You can’t check the news these days without reading reports of power grid failures, sky-high
gasoline prices, rolling blackouts, and record-breaking heat. It can make you wonder how we will address these issues and how we can power all the new EVs flooding the market in the coming years.
Tesla, innovative as ever, is looking to make a difference by allowing its Powerwalls to distribute energy back into the power grid during peak usage times.
What is a Powerwall, and how can it help the electricity grid?
Tesla does more than just sell
electric vehicles. They also have solar-based energy storage solutions for your home. The Tesla Powerwall stores solar energy in a battery to power your home. It can automatically detect power outages and use the stored solar energy to keep things running seamlessly.
This innovative technology is now being harnessed to help with the general electricity grid when things run amuck due to outages or electrical grid strain.
In a new agreement between Tesla and Pacific Gas and Power (PG&E), a few Tesla Powerwall customers will be part of this program as part of the Emergency Load Reduction Program in California. The program allows customers’ stored solar energy to be distributed into the general energy system to ease demand during peak energy use times.
Green Car Reports, “Participating customers' Powerwalls will collectively form a ‘distributed’ battery that can absorb excess energy during periods of low electricity demand, and discharge it back into the grid during periods of high demand, according to PG&E”.
PG&E will make it worth your while
This pilot program will be tested for five years and will incentivize Powerwall customers to participate. The Powerwall batteries will discharge energy into the PG&E system during the peak demand hours of 4:00 p.m. to 9:00 p.m. and participants will be paid for this energy at the rate of $2.00 for every kWh of electricity.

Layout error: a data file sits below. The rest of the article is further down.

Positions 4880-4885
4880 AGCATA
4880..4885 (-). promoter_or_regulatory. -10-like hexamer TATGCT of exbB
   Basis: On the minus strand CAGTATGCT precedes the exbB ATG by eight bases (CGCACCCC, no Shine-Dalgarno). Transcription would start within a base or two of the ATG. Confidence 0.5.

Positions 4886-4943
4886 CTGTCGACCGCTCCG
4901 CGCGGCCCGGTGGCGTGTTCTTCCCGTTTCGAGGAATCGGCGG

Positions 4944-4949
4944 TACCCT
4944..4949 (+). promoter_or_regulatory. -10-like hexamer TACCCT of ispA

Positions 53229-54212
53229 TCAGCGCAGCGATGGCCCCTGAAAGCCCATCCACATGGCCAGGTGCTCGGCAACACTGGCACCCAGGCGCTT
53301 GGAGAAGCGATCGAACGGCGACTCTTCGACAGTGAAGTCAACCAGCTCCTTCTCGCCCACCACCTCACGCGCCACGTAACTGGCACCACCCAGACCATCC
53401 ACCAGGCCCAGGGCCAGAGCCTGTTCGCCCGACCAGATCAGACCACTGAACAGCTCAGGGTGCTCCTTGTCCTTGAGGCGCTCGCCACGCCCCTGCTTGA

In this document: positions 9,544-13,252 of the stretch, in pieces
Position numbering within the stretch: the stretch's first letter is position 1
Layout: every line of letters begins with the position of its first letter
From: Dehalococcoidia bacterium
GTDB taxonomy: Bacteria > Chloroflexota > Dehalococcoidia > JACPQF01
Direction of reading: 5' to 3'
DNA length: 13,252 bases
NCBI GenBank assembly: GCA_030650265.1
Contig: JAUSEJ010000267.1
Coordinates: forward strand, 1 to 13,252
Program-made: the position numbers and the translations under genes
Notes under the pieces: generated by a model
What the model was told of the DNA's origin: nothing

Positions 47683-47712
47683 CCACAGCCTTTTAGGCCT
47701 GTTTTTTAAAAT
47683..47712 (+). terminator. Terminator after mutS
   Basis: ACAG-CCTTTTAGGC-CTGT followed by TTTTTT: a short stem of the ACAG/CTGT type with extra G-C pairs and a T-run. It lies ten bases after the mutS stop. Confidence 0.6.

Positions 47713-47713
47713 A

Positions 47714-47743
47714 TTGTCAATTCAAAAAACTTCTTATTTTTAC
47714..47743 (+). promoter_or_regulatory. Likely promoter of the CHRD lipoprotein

This could be a good source of extra money for Powerwall owners, since PG&E’s base rate for electricity is about 32 cents per kWh.
Customers can still reserve power for their own use during these times and can opt out of the program entirely as well if this isn’t for them.
How will this help EV charging?
The ultimate goal of this program is to help stabilize the electricity grid. Since California is working towards most new vehicle sales being electric by 2035, a stable grid will be a must.
In light of recent heat waves and spiking electricity demands, coupled with the ongoing drought drastically reducing the amount of hydroelectric generated energy, California’s electricity grid requires updates and innovation.
Tesla and PG&E are hoping that this collaboration will be one possible solution to these energy issues in California, and a significant step towards easing the strain on the electrical grid, enabling reliable charging for all these exciting new EVs.
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